Human babies begin switching back and forth from automatic to controlled breathing between two and four months of age. At this developmental stage, the infant neocortex, the higher brain, becomes functionally connected to the primitive brain stem. Behavior becomes less a series of reflex actions and more voluntary. Babies start to smile because they want to, and their vocalizations are no longer mere reactions to hunger or wet diapers. They begin to manipulate their breathing by changing airflow rates, air pressure, and lung volume. A cry will suddenly carry specific information to a carefully listening parent; it’s a form of speech-breathing that will later become talking. This is also a susceptible time for infants. Most do fine, but McKenna thinks some can’t manage the flip-flop between the two types of breathing. They stop, and succumb to SIDS.

To support his claims about the importance of co-sleeping, McKenna knew he would first need to show that babies are physically affected when they spend the night in contact with an adult. His co- sleeping hypothesis works only if infants sleep differently--presumably better--when tucked in with Mom.

One day in 1984 McKenna walked into the first open door in the pediatrics department at the University of California at Irvine and bent the ear of pediatrician Claibourne Dungy. Dungy quickly assembled what McKenna recalls as four people in white lab coats staring at me skeptically. One of them was Sarah Mosko, a clinical psychologist, a sleep expert, and most important for McKenna, a trained polysomnographer--a person who knows how to wire sleepers and interpret the squiggles on the polygraph. McKenna asked if she’d like to collaborate with him on his research. It didn’t take much for me to say yes, recalls Mosko, who now works as a sleep-disorders consultant in addition to her research with McKenna.

Together McKenna and Mosko have collected sleep data on eight mother and infant pairs at the Sleep Disorders Lab. In the first study, conducted from 1986 to 1987, five mother-infant pairs were tracked for one night. In the second study, finished last year, three mothers and infants spent the first two nights sleeping alone but in adjacent rooms, so that the mothers could get up and feed the babies. The third night each mother and baby slept in the same bed--an unusual event for two of the pairs.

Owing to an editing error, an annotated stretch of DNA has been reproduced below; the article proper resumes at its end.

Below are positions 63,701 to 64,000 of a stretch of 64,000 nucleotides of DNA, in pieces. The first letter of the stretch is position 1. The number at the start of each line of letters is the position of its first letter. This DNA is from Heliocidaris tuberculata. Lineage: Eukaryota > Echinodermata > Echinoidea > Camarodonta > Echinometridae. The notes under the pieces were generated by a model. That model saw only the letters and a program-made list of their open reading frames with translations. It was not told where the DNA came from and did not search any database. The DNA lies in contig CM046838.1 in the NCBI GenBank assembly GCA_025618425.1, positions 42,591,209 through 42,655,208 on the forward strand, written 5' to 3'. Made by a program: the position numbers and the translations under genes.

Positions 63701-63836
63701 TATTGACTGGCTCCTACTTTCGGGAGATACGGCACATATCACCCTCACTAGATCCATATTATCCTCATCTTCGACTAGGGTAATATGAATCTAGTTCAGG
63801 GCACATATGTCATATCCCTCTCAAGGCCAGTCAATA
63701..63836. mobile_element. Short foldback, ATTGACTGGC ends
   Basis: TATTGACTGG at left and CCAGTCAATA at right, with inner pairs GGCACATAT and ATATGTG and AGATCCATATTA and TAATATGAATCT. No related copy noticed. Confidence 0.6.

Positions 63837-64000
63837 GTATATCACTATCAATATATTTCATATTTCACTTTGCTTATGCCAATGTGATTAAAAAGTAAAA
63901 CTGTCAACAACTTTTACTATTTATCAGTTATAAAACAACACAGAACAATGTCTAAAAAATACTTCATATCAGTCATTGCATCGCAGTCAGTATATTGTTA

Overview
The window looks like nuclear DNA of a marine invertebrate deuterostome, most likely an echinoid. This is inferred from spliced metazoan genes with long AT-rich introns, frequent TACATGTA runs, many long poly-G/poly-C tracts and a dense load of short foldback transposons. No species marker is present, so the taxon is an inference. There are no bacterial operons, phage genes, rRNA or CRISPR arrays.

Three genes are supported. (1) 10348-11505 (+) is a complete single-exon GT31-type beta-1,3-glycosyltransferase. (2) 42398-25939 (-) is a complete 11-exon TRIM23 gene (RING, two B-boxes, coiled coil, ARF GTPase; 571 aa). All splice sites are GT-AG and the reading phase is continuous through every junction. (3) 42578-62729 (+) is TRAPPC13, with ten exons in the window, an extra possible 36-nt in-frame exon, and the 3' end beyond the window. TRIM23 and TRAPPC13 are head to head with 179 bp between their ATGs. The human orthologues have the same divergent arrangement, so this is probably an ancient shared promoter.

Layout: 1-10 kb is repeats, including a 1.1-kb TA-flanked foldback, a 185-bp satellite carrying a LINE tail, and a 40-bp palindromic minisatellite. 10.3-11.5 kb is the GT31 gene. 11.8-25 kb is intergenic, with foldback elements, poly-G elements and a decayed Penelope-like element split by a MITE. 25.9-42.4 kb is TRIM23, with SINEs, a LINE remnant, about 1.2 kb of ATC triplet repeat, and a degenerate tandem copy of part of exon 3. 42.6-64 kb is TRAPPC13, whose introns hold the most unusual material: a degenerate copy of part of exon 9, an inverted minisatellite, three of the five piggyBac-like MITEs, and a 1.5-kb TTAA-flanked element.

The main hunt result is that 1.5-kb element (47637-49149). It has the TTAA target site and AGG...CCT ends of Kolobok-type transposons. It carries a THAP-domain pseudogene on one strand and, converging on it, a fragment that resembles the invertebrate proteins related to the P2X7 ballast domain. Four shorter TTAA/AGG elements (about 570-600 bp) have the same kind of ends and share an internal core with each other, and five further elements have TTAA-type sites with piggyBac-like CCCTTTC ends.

Mothers and their infants report to the lab at 8:00 P.M. The sleep room, with a hospital bed and blackout curtains, seems to them an inviting haven. These are sleep-deprived new mothers, says Mosko. They usually say the time in the lab is the first reasonable night’s sleep they’ve had since the baby was born.

Before mother and baby settle down for the night, each has four wires taped to the head to record electroencephalographic, or brain wave, signals. Another two wires, placed close to each eye orbit, monitor eye movements, and three more wires on the chin measure muscle relaxation. Heartbeats are picked up by two wires on the chest. A thin wire placed beneath the nose monitors breathing by sensing the temperature of the passing air; exhaled air is warmer than inhaled air. (Breathing is also recorded as chest-wall movement.)

The data from all these sources help differentiate the five levels of sleep a person traverses during the night. Rapid eye movement, or REM, sleep is the most active--the eyes flicker, the face and limbs twitch as muscles tense and relax, brain waves come faster but with lower voltage, and breathing and heart rate become less regular. This is a dreaming state, although dreams sometimes occur in other stages. There are four non-REM levels; deep sleep occurs in levels three and four. Individuals vary in the amount of time they spend at each stage, and infants have fewer distinct levels--at three months they typically have three. In any case, several cycles through the various levels seem to be important for a satisfying snooze.

As McKenna and Mosko’s subjects sleep, impulses from the wires travel to the recording room, where inked needles leave tracks on long sheets of paper. Later Mosko gathers the pages and marks out sleep levels in 30-second intervals. She determines if each subject is sleeping at a certain level, awake, or experiencing transient arousal--moving into lighter levels of sleep but not to full wakefulness. McKenna, with his animal-behavior background, scores the videotape--baby lifts head, mother opens eyes, and so on. The two researchers eventually compare mothers and babies sleeping alone and together, interval by interval.

These data choreograph the nocturnal dance of mothers and babies- -the dance McKenna had predicted--but with mutual promptings and responses. It’s not that mothers regulate their babies’ breathing. The sleepers are, instead, physiologically entwined; the movements and breathing of each partner affect the other. When one arouses, the other often wakes up a bit, too.